Schools Advised to Teach Students How to Determine Fake Online News

(Image: Shutterstock)

(Image: Shutterstock)

Students at all grade levels have difficulty distinguishing facts online, according to a report from the Stanford History Education Group and the Robert R. McCormick Foundation.

“Overall, young people’s ability to reason about the information on the Internet can be summed up in one word: bleak,” the report stated.

The report conducted its research by allowing students to analyze the homepage of a news website to determine what information was a news article and what was an advertisement, evaluate evidence based on an entry on a website, and determine the accuracy of social media posts.

“Our ‘digital natives’ may be able to flit between Facebook and Twitter while simultaneously uploading a selfie to Instagram and texting a friend,” the report stated. “But when it comes to evaluating information that flows through social media channels, they are easily duped.”

During the election season there was an influx of fake news stories designed to mislead voters about the campaigns, which is why students should learn to evaluate online information. The report suggested that schools use the assessments that were used in the study to calculate their students’ comprehension of online stories, incorporate these skills into the curriculum, and be aware of the problem.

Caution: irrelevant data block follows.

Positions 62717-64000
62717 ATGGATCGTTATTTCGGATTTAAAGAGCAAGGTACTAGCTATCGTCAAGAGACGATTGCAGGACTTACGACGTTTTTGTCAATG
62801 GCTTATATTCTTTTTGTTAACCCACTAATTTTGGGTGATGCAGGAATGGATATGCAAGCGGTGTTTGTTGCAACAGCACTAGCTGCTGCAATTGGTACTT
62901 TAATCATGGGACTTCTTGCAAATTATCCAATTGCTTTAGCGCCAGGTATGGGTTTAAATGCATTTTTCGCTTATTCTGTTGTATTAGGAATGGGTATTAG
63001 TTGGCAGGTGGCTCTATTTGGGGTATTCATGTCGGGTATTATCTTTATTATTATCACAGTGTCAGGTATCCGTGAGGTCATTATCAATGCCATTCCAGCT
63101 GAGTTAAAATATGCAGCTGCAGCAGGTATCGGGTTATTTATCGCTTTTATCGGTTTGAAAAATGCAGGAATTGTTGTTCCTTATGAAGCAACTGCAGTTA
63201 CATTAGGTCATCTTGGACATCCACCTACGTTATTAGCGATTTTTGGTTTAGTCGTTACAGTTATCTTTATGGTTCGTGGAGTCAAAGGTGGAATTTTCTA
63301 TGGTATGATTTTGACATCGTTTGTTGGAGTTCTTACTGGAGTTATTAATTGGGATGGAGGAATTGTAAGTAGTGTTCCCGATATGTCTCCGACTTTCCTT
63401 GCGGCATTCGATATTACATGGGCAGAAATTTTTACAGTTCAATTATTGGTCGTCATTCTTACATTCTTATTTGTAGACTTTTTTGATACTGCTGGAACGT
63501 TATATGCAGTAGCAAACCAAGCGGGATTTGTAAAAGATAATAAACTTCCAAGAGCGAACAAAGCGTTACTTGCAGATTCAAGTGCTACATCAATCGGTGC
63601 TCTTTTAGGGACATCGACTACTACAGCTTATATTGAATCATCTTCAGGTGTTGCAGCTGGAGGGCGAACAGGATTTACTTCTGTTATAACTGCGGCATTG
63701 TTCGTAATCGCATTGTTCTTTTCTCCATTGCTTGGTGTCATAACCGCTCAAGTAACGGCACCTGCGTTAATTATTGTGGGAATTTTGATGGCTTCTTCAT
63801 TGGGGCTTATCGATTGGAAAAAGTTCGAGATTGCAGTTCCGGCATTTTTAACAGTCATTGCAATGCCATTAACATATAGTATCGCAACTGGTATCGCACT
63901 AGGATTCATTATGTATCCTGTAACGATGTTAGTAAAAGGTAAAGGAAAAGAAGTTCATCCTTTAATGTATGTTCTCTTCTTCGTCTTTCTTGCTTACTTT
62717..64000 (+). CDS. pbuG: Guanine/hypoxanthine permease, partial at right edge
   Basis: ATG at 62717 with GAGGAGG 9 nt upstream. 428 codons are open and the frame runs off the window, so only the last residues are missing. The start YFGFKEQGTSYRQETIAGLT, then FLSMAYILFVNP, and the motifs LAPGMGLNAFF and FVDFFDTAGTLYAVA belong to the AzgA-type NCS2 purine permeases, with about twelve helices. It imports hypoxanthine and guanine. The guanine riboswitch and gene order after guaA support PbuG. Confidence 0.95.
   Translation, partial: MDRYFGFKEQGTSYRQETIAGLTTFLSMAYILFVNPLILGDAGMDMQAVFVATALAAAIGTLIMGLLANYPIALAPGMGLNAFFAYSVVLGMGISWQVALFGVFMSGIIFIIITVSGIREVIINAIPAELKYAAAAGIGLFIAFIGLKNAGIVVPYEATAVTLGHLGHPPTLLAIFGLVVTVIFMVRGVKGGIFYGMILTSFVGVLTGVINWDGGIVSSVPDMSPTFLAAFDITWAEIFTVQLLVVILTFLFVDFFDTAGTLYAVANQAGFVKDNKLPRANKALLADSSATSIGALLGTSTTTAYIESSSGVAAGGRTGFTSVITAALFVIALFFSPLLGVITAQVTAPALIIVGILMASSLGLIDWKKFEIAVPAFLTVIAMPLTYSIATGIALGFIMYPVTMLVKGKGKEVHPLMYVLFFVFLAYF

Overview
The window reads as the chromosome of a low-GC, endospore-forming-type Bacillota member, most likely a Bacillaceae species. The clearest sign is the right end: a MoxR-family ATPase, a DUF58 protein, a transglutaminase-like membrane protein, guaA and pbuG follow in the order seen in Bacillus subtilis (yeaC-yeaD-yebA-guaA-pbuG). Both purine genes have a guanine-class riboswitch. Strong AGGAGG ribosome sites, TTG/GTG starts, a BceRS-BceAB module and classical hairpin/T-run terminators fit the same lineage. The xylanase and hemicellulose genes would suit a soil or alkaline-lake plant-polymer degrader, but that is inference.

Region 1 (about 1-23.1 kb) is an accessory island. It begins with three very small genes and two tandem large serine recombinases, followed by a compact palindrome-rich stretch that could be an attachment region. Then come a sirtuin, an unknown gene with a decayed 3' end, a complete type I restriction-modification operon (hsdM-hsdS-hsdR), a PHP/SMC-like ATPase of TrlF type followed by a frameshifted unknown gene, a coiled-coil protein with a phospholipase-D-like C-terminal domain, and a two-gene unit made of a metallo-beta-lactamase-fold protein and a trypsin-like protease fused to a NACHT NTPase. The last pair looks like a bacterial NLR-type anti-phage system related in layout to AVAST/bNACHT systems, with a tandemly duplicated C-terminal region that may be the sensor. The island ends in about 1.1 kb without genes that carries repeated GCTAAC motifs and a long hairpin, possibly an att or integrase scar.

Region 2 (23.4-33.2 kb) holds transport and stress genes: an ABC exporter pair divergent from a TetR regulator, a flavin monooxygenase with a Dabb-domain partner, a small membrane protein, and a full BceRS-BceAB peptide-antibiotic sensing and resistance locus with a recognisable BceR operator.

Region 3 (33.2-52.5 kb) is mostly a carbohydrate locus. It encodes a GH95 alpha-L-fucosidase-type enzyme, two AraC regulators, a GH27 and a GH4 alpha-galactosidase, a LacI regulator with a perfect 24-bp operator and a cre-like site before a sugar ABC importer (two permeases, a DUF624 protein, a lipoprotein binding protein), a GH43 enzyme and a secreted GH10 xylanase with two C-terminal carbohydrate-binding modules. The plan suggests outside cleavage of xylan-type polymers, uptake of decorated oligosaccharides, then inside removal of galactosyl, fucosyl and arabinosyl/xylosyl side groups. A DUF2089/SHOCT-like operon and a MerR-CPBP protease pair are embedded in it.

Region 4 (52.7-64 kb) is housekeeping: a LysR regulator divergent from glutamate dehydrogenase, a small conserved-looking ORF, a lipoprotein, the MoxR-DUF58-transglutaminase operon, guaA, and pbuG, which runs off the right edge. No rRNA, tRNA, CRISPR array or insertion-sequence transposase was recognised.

In evaluating the homepage of a website, students should be taught the difference between the properties of an advertisement and the properties of the news story. Students in the study were particularly confused by native advertisements, which have the format of a news story but are marked by the words “sponsored content,” indicating that they are written by third-party sources in order to attract consumers. Eighty percent of the students in the study believed that the native advertisement they were given was a news story.

Students also should be instructed on how to evaluate whether the source of a story is trustworthy. In the study, fewer than 20 percent of students were able to identify that a photo from Imgur.com didn’t provide adequate evidence of the claim made in an online story.

The report found that students have trouble evaluating tweets on Twitter because of the lack of knowledge about the organization that posted the tweets. Less than a third of students were able to explain that the political agendas of the organizations on Twitter could influence the way they conduct polls and the facts they choose to share online.

 

Morgan Lynch
About Morgan Lynch
Morgan Lynch is a Staff Reporter for MeriTalk covering Federal IT and K-12 Education.
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